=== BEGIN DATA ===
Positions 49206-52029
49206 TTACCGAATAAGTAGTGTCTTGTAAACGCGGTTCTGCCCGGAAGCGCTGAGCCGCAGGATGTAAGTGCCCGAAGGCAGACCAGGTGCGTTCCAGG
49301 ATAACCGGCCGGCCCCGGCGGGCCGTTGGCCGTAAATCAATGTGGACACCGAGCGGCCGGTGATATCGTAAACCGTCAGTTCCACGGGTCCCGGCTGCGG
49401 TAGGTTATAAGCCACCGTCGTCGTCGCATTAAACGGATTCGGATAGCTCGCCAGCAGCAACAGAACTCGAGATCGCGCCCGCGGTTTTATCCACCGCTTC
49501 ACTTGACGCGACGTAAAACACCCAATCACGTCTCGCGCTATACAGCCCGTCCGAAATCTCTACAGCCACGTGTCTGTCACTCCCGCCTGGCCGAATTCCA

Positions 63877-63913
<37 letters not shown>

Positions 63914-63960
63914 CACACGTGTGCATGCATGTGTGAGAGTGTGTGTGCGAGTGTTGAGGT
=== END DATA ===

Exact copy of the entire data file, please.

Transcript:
Positions 49206-52029
49206 TTACCGAATAAGTAGTGTCTTGTAAACGCGGTTCTGCCCGGAAGCGCTGAGCCGCAGGATGTAAGTGCCCGAAGGCAGACCAGGTGCGTTCCAGG
49301 ATAACCGGCCGGCCCCGGCGGGCCGTTGGCCGTAAATCAATGTGGACACCGAGCGGCCGGTGATATCGTAAACCGTCAGTTCCACGGGTCCCGGCTGCGG
49401 TAGGTTATAAGCCACCGTCGTCGTCGCATTAAACGGATTCGGATAGCTCGCCAGCAGCAACAGAACTCGAGATCGCGCCCGCGGTTTTATCCACCGCTTC
49501 ACTTGACGCGACGTAAAACACCCAATCACGTCTCGCGCTATACAGCCCGTCCGAAATCTCTACAGCCACGTGTCTGTCACTCCCGCCTGGCCGAATTCCA

Positions 63877-63913
<37 letters not shown>

Positions 63914-63960
63914 CACACGTGTGCATGCATGTGTGAGAGTGTGTGTGCGAGTGTTGAGGT